How to Check File Permissions in Ubuntu

Here's how to check file permissions in Ubuntu command line.

So you were on your way to executing a file and suddenly got an error saying "Permission denied"

permission denied in Ubuntu

In that case, the chances of you were not allowed to access the file are pretty high.

The usual way to see the file permission is to use the long listing option with ls command:

ls -l filename

But you need to understand the concept of file permission and ownership to actually understand its meaning.

use ls command in ubuntu to check file permission

Another way check the file permission in ubuntu is to use the getfacl utility:

getfacl filename
how to check file permission in Ubuntu

There are other methods to check file permissions but before that, let's understand file permission in Linux.

Understanding file permissions in Ubuntu

Linux by its nature gives the ability to have multiple users in a single system and that came with the threat as any other user can access your sensitive documents.

And this is where the file permissions come to save you.

So there are 3 types of ownership in Linux:

  • User ownership.
  • Group ownership.
  • Others.

While there are 3 types of permission in Linux:

  • Read (r).
  • Write (w).
  • Execute (x).

For better understanding, let's take an example of the ls command:

use ls command in ubuntu to check file permission

So you get a sequence of permission but how you are supposed to know which is for the user and which is for group users? Well, here's the illustration:

File permissions in linux explained

So now you know the basics, let's have a look at multiple methods by which you can check file permissions.

Check file permission in Ubuntu

In this guide, I'm going to share 3 ways by which you can check for file permissions in Linux. So let's start with the widely used one.

Using the ls command

The ls command is generally used to list files in a specific directory but you can also use it to get additional info such as file permissions.

To check file permissions using, you'd need to pair the ls command with the -l option.

ls -l
how to check file permissions in ubuntu using the ls command

Similarly, you can also use -a option to show hidden files:

ls -la
how to list hidden files in ubuntu using ls command

And if you want to know what each element in the above output stands for, I'd recommend checking the other guide of ours:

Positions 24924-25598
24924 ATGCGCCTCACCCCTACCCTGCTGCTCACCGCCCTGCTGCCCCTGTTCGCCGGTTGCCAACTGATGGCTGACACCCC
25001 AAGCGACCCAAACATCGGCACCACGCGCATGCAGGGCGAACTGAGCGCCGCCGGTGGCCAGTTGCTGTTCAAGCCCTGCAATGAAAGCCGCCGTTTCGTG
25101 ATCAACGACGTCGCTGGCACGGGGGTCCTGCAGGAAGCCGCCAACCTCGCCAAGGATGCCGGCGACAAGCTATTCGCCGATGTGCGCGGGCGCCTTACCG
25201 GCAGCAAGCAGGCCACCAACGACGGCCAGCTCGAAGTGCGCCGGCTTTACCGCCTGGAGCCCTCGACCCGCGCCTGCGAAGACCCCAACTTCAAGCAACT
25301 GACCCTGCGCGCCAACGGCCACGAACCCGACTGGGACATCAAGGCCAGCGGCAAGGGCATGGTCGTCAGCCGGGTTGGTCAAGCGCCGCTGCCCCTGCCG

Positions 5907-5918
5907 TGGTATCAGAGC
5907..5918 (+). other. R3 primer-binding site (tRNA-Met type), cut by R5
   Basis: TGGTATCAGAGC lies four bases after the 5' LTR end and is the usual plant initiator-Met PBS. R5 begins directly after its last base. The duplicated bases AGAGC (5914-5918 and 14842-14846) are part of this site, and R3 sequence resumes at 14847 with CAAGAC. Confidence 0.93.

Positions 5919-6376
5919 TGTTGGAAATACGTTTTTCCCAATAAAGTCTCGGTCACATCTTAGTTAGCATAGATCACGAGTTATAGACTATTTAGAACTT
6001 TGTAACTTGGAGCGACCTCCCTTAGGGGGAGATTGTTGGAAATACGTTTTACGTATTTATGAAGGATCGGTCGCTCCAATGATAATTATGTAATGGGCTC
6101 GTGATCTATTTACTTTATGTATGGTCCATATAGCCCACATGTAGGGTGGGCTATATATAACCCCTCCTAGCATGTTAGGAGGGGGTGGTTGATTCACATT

Linux File Permissions and Ownership Explained with Examples
Linux file permissions explained in simpler terms. Also learn how to change the file permissions and ownership in Linux in this detailed beginner’s guide.

Using stat command

While the ls command gave me the list of files with read-write permission attached to each one, the stat command requires a file name as it gets even more details than the ls command.

To list file details, you just have to pair the filename with the stat command:

stat a.sh 
use stat command to get file details in ubuntu

But if you are someone like me who prefers only necessary details, the stat command allows users to modify the output with the --format option:

stat --format "R/W/E permissions: %A, Group owner: %G, User owner: %U" a.sh
use stat command with variables to get specific info in ubuntu

Here, I've used 3 variables with text attached to them making them more relevant:

  • %A shows file permission.
  • %G gets the name of the group owner.
  • %U will show the user owner.

Using the getfacl utility

This is my favorite utility when it comes to checking file permissions in Linux. And it comes pre-installed in Ubuntu too!

The reason why it is my favorite is that it only shows the necessary details and conveniently presents details.

Pair the filename with the getfacl utility and that's it:

getfacl filename
use getfacl command to check file permissions in Ubuntu

Wrapping Up

This was my take on how you can check file permissions in Ubuntu with some basics. And if you want to know how change the permission, use the chmod command.

chmod 777 or 755? Learn to use chmod Command with Examples
This article will teach you how to change permissions in Linux with practical examples of chmod command.
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